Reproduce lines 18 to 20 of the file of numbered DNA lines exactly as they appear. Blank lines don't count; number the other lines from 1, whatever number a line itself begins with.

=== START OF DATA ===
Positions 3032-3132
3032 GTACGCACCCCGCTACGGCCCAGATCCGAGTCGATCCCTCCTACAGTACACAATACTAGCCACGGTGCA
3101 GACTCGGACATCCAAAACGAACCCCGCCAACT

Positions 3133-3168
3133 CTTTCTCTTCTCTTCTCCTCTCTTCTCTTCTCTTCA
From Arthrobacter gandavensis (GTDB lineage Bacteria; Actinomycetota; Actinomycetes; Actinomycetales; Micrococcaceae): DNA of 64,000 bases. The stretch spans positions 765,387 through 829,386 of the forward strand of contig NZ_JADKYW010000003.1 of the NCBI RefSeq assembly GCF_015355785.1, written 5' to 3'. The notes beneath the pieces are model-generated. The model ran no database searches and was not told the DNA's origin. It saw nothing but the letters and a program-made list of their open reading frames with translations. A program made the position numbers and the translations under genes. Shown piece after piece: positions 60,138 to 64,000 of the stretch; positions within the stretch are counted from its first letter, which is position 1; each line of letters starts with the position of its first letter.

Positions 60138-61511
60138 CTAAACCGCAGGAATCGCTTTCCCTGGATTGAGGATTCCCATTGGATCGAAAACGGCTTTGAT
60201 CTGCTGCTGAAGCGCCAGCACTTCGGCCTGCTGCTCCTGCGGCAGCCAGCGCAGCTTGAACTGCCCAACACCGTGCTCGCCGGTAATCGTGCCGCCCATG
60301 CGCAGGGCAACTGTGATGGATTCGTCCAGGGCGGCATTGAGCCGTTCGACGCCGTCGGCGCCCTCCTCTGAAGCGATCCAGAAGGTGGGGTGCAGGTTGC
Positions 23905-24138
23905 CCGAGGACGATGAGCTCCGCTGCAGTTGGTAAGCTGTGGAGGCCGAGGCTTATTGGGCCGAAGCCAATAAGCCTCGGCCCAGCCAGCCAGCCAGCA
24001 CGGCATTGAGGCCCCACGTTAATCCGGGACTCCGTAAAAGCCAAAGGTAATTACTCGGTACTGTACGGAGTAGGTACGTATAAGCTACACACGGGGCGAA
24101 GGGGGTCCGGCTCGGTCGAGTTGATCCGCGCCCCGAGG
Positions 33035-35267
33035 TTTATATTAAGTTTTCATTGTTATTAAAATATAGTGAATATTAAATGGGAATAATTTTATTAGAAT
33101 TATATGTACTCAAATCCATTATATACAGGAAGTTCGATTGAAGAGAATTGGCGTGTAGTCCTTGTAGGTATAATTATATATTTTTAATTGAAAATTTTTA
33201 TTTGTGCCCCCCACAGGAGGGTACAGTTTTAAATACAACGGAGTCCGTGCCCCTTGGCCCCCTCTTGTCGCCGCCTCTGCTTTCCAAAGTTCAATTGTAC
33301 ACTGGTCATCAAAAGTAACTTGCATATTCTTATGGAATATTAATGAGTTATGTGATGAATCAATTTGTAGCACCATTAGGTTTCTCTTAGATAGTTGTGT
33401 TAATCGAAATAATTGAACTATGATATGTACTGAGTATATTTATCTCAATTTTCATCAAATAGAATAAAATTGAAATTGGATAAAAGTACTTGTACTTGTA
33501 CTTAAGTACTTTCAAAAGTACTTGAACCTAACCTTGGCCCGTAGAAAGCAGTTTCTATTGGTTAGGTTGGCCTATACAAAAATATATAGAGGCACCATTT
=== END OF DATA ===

33201 TTTGTGCCCCCCACAGGAGGGTACAGTTTTAAATACAACGGAGTCCGTGCCCCTTGGCCCCCTCTTGTCGCCGCCTCTGCTTTCCAAAGTTCAATTGTAC
33301 ACTGGTCATCAAAAGTAACTTGCATATTCTTATGGAATATTAATGAGTTATGTGATGAATCAATTTGTAGCACCATTAGGTTTCTCTTAGATAGTTGTGT
33401 TAATCGAAATAATTGAACTATGATATGTACTGAGTATATTTATCTCAATTTTCATCAAATAGAATAAAATTGAAATTGGATAAAAGTACTTGTACTTGTA